The Family Education Rights and Privacy Act (FERPA) of 1974
The Family Education Rights and Privacy Act (FERPA) of 1974 requires Mansfield University to make available to a student his or her education record for the student's inspection. Thus, any materials, such as letters of recommendation, are considered "open" and available for viewing by that student/graduate.
In situations where an employer requests confidential copies of recommendation letters, the applicant should provide recommenders pre-addressed and stamped envelope(s) to be used by the recommender in which to send letters directly to prospective employer(s).
Faculty or other personnel who are asked to give references have an additional duty under FERPA: They must obtain the signed, written consent of the student/graduate to disclose specific information related to the education record. Thus, if the reference wants to disclose the GPA or term grades, the student/graduate must provide a signed, written consent prior to the disclosure.
Tips for Reference Providers (faculty, administrative staff, & employers):
Prior to providing a reference, obtain consent from the person about whom the reference will be given. If you are unaware that the job applicant has named you as a reference, ask the prospective employer for verification that the individual has given consent for the reference. Such verification could include a copy of the student's signed application listing you as a reference, your name listed as a reference on the student's resume, or verbal confirmation by the student to you.
Discuss the type of reference that you will provide with the person who asks you to be a reference. If you cannot provide a good reference, be honest with the individual. Don't promise a "glowing reference" and then provide merely a "glimmer."
If "to whom it may concern" reference letters are requested, document that this is the type of reference requested and that the student/graduate takes responsibility for disseminating the letters to the proper persons. You may wish to delineate the scope under which your letter may be used and for how long.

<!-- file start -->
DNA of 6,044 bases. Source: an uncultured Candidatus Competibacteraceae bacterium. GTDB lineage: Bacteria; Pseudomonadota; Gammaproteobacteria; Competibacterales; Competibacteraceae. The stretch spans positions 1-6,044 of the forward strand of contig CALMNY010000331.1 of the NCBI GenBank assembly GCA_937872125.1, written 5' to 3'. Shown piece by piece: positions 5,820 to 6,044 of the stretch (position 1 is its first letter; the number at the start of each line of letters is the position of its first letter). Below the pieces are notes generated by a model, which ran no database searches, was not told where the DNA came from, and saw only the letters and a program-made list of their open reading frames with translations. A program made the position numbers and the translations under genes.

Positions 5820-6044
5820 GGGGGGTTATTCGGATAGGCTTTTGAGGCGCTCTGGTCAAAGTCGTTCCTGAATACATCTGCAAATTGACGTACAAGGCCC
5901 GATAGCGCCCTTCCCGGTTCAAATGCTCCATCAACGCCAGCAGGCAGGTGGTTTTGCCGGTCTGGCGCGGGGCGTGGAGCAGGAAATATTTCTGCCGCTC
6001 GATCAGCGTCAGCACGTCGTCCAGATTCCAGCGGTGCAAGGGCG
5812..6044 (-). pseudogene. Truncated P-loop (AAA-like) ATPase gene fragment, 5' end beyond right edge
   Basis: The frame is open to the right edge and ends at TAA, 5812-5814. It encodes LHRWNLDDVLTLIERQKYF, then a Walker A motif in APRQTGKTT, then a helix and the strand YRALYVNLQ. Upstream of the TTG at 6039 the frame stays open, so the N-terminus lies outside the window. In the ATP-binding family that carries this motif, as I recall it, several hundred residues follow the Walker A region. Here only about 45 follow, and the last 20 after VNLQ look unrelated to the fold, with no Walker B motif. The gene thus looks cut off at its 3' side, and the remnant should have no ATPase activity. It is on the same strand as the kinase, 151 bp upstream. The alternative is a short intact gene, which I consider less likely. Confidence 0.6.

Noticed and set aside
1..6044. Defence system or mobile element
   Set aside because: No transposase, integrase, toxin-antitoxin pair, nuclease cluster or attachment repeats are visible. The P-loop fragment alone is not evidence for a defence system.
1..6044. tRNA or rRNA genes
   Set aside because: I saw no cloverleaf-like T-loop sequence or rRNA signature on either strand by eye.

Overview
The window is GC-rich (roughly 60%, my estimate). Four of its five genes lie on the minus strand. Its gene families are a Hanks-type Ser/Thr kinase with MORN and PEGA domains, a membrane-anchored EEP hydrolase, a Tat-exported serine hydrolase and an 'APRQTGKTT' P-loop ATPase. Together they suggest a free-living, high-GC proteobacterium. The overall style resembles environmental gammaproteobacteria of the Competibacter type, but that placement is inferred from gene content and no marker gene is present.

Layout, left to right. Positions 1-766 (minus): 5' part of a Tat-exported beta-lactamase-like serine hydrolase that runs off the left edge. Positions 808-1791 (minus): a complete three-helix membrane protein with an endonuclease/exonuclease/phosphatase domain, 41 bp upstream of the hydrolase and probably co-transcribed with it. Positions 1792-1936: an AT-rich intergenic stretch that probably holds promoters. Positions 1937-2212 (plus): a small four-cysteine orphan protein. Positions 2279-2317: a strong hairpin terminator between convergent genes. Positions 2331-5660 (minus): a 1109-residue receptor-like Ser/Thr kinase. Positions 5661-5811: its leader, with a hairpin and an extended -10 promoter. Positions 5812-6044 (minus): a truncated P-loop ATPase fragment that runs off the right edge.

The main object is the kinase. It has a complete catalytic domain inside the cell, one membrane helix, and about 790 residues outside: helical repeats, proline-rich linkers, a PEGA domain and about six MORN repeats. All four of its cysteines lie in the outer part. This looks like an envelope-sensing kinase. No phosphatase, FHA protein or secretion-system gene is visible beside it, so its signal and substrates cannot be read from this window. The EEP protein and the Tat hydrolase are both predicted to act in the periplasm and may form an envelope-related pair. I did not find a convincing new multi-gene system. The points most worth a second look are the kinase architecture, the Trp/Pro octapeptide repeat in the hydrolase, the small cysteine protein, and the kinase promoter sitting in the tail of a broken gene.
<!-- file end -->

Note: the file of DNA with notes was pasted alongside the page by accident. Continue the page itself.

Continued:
Informal lunch discussions or "off the record" telephone conversations with prospective employers regarding a person's performance should be avoided. There is no such thing as "off the record."
Information given should be factual, based upon personal knowledge/observation of the person through direct contact with the person. Avoid giving personal opinions or feelings. If you make subjective statements or give opinions because they are requested, clearly identify them as opinions and not as fact. If you give an opinion explain the incident or circumstances on which you base the opinion.
Don't guess or speculate - if someone asks you questions regarding personal characteristics about which you have no knowledge, state that you have no knowledge.
State in a reference letter, "This information is confidential, should be treated as such, and is provided at the request of (name of student or applicant), who has asked me to serve as a reference." Statements such as these give justification for the communication and leave no doubt that the information was not given to hurt a person's reputation.
Do not include information that might indicate an individual's race, color, religion, national origin, age, disability, citizenship status, sex or marital status. Do not base an opinion of performance on stereotypes about an individuals, for instance "for a woman, she excels in math."
Keep a copy of all information you release.
A sample reference letter can be found here.